Relief seen, but can it last?

A relief rally has been seen globally in all asset classes, however, was this simply a classic end-of-month/quarter story and a re-weighting into risks assets after a strong underperformance on the quarter?

Iron Ore
Source: Bloomberg

Modest buying has been seen in US fixed income so there is merit to this argument, with a number of investment banks talking about mutual funds having to buy over $20 billion of US equities to rebalance. This suggests we can write yesterday’s trade off as a partial artificial move, although money can still be made or lost in this environment. However, as part of the longer-term picture, yesterday’s trade shouldn’t change the perception around global macro.

The open in Asia is looking fairly upbeat, with Japan looking to outperform. The ASX 200 should open on a flat note and markets in Hong Kong and China are offline for National Week.

The two-hour chart of the ASX 200 looks quite interesting and we are seeing stability above the 7 September uptrend. A move into 5100 to 5150 can’t be ruled out, but I feel this chart is given a fairly well-defined playbook on the future direction of the index – a break of 5000 should see a fairly quickly move into 4900.

Commodity futures have seen good short covering, with copper putting on 3.1% from the 4.00pm AEST cash close and nickle putting an even more impressive 4% on. Iron ore is up a touch and BHP’s American Depository Receipt (ADR) is suggesting an open 1.4% higher. If we use BHP as a proxy and put it in relation to our flat ASX 200 index opening calls, it suggests some underperformance from the more domestically focused plays. Yesterday’s poor Aussie building approvals has clearly not helped sentiment towards the Australian economy and the overnight downgrade from the International Monetary Fund (IMF) to Australia’s 2015 and 2016 GDP to 2.4% and 2.9% will not assist.

I would caution at reading too much into these forecast changes though, as they are still consensus and merely a rounding issue, although they have advised the Reserve Bank of Australia (RBA) to ease policy and therefore continue their self-imposed advisory role to the world’s central banks. Suggestions that Australian housing is 10% overvalued is clearly not going to shock anyone and the financial markets have shifted to ‘watching this space’ on Aussie housing – keep an eye on September RP Data house price index (released at 1000am AEST), especially in light of the negative reaction to the poor building approvals yesterday.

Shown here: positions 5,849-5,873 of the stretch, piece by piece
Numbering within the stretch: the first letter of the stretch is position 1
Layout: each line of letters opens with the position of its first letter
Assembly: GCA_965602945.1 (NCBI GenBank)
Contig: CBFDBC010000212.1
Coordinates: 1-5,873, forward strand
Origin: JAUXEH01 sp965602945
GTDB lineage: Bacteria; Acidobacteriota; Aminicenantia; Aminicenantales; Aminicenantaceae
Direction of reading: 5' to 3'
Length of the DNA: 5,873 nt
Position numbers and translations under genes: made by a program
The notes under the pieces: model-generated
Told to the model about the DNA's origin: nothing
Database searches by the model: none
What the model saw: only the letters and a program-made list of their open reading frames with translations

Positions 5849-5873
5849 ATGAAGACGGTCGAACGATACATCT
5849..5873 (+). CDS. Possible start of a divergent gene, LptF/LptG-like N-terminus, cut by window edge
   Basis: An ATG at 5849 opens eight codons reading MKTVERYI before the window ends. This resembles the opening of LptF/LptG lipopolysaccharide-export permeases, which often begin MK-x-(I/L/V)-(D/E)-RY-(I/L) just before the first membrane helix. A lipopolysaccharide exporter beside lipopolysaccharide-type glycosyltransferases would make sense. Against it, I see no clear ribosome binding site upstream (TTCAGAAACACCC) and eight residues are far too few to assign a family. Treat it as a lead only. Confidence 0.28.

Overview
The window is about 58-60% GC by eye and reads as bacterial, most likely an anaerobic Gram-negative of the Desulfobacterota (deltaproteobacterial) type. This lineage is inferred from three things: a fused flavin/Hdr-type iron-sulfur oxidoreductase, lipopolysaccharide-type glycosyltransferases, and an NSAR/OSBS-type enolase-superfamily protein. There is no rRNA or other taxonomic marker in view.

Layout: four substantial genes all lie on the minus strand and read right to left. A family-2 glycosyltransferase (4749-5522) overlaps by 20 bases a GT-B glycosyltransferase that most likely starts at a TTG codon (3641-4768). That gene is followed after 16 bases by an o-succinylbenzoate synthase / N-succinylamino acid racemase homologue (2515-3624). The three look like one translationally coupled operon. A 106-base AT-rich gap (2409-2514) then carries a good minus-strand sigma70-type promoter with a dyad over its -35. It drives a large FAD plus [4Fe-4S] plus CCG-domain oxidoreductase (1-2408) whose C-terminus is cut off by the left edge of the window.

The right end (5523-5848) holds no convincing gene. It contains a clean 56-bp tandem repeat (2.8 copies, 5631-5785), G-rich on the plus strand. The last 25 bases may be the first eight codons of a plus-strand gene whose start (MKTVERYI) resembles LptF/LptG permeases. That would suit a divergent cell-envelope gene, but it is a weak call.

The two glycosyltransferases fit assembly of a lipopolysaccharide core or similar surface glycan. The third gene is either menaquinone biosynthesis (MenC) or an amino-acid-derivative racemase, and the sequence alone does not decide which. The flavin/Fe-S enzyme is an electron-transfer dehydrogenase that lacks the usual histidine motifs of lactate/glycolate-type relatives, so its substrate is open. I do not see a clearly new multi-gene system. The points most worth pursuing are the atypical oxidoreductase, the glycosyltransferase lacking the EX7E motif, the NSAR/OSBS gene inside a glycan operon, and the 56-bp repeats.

The IMF also re-iterated its view that the AUD is overvalued (making mention of 15%) on a real-effective exchange rate (REEF). This puts their medium-term view sub 60c. Given the RBA’s recent comments, this puts them at odds with the RBA’s own models.

Chinese equity markets will be closed, but that has never stopped the release of key economic data. With the world so sensitive to China’s growth prospects, today’s manufacturing and services reports could drive sentiment. The likes of copper, AUD and Aussie resource plays should be most sensitive to the NBS (official) manufacturing report, with the street expecting no change to the index at 49.7. This suggests manufacturing among the large manufacturers is still modestly in contraction, and while it would be a surprise, let’s not rule out an above 50 read which could send a positive message out at a time when sentiment towards China is so low.

Watch out for the new export order sub-component of these data points, as this would give an idea of the level of external demand China is seeing; as we’ve seen in prior reads (and statistics from Korea and Taiwan), this is hardly inspiring.

The greater concern around China is towards the drawdown of its FX reserves to offset the outflows from its economy. This has created a tightening of financial conditions and we simply can’t rule out further easing of the reserve ratio requirements or lending rates in the short-term.

In Japan (9.50am AEST) we get the Q3 TANKAN report, where the outlook for large and small manufactures and service industries may potentially deteriorate somewhat. CAPEX is also likely to be revised to a slower place (9.3% to 8.7%). Yesterday’s poor industrial production numbers have some traders talking about a negative print in the Q3 GDP report (released 16 November), so there seems little doubt that a weak outlook from corporate Japan will only add fuel to the calls for additional QE from the Bank of Japan (BoJ). Still, while consensus is calling for additional action, the BoJ governor is still upbeat and confident. This positivity seems increasingly misguided.

In US trade we will await the September ISM manufacturing (expected at 50.6 down from 51.1) and vehicle sales.

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